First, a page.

I Love LinkedIn
I was recently accused by a buddy of mine of having too slick of a LinkedIn profile. With a sly wink, I said “No way. I’m sure mine’s a pretty basic profile.” I was exaggerating though. Over the last few months, I have purposely put a lot of work into creating an above average profile.
I love LinkedIn for a lot of different reasons. It’s a great social web platform that allows professionals to make professional connections instead of just friends or followers. These same professionals also publish some great articles as well as post links to articles out on the web.
It’s also a great place to have a quasi-home base platform to showcase you as a professional. I view a quality LinkedIn profile as an online resume on steroids!
8 Characteristics Of The Best LinkedIn Profiles
Over the last several months as I have been designing my own LinkedIn profile, I have read one book, scanned several web articles, and viewed the profiles of other professionals. I believe the following 8 characteristics represent the best practices of stand out profiles.
- A recent, decent photo of yourself. Now, you would think that this small, basic item wouldn’t need to be included, but there are a lot of boring profiles with no photos. C’mon people. Uploading a simple digital picture of yourself is not that difficult. People that want to make a connection with you would really like to see what you look like. Just do it already!
- An interesting summary. What makes you, well you? What unique qualities do you bring to the professional world? Don’t just list a bunch of certifications you have. Really tell us what makes you an all-star employee, writer, business person, etc.
- Quality recommendations. If you’re a half-way decent, friendly person and have enough pull with people, you can politely ask several of your best LinkedIn connections for a recommendation. Ask them to focus their recommendation on your personal character and specific, best work practices.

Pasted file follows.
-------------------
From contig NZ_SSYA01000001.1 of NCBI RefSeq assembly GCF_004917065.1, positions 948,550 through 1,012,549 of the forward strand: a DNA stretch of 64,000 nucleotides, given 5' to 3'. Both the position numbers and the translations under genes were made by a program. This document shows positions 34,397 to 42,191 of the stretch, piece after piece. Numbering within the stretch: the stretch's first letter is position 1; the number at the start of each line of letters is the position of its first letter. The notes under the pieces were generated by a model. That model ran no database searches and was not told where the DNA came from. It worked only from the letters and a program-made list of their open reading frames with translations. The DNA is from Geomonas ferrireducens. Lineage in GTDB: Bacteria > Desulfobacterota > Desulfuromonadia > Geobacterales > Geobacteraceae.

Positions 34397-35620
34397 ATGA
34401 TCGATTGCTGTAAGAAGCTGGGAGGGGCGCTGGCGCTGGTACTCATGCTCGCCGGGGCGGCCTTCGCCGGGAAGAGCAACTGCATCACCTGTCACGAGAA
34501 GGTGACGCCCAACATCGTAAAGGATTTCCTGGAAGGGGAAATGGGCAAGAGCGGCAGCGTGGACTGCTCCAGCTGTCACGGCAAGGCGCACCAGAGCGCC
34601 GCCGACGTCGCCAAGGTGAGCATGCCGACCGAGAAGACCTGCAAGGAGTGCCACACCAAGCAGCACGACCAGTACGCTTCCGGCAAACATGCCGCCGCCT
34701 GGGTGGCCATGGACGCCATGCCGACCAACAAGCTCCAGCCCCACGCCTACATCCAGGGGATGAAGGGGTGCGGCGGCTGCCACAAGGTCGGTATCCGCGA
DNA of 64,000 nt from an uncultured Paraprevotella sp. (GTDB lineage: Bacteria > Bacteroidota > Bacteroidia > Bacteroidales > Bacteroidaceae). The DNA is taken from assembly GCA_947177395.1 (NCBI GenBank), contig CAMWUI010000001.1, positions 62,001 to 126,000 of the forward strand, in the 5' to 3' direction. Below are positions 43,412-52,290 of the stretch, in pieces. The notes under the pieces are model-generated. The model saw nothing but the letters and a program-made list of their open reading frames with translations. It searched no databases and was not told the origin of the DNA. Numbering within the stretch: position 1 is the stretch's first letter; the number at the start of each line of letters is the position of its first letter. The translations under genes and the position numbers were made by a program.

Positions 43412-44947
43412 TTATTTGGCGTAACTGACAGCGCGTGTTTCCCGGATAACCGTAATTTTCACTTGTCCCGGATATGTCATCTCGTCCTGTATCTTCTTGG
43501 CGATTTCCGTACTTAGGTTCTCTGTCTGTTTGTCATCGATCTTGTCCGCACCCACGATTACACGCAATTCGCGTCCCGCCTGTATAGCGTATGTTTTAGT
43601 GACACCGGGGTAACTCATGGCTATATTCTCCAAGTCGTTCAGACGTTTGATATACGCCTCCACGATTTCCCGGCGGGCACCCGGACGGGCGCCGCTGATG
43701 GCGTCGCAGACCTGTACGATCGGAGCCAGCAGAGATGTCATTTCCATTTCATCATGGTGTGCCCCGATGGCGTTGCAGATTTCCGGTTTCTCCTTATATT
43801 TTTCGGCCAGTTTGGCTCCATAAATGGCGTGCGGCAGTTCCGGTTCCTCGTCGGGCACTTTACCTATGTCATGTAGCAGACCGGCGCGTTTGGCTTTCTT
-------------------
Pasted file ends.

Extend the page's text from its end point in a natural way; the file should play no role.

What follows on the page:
- Projects. See if you can add 3-4 larger-scale projects in which you have been heavily involved. Also, try to link up fellow team members who are also on LinkedIn to these various projects with you.
- Link up projects and recommendations. Link the proper projects and recommendations to the appropriate positions of experience you have held or currently hold.
- YouTube videos. If you have any decent video clips of you doing what you do, then you need to get these uploaded to YouTube and linked up to the appropriate work experience. I recommend using Apple’s iMovie to edit your videos as needed. So, for example, if public speaking is part of a particular position or passion, then you need to put a video of you speaking in public. If you’re a musician, then you need to get a video of you playing your instrument, and so on.
- Publications. In the information age, you should be known for publishing something, anything, whether it’s your personal blog, business writing, ebooks, or traditional print publishing. Get these listed and add samples and links to your work wherever possible.
- Get some endorsements. A unique quality about LinkedIn is that people can give you quick, little endorsements on your various skills and abilities. I put this last on the list, because personally for me, it’s just way too easy for people to endorse you for any and all areas of skills and expertise. I have a bunch of endorsements from people who barely know me, so I question the overall credibility of them. But, there are others out there who believe they are useful to get a snapshot of your best skills and areas of expertise.
My personal “front door” profile can be viewed at: http://www.linkedin.com/in/joneswlarry
You can view all 8 of these characteristics on my own profile if you are connected with me on LinkedIn. If you are not a connection, then I extend an invitation to connect with me.
Questions: So, what do you think of my list? Am I missing any additional important characteristics of a quality LinkedIn Profile?
How’s your profile looking? What do you need to add or fix to your own profile?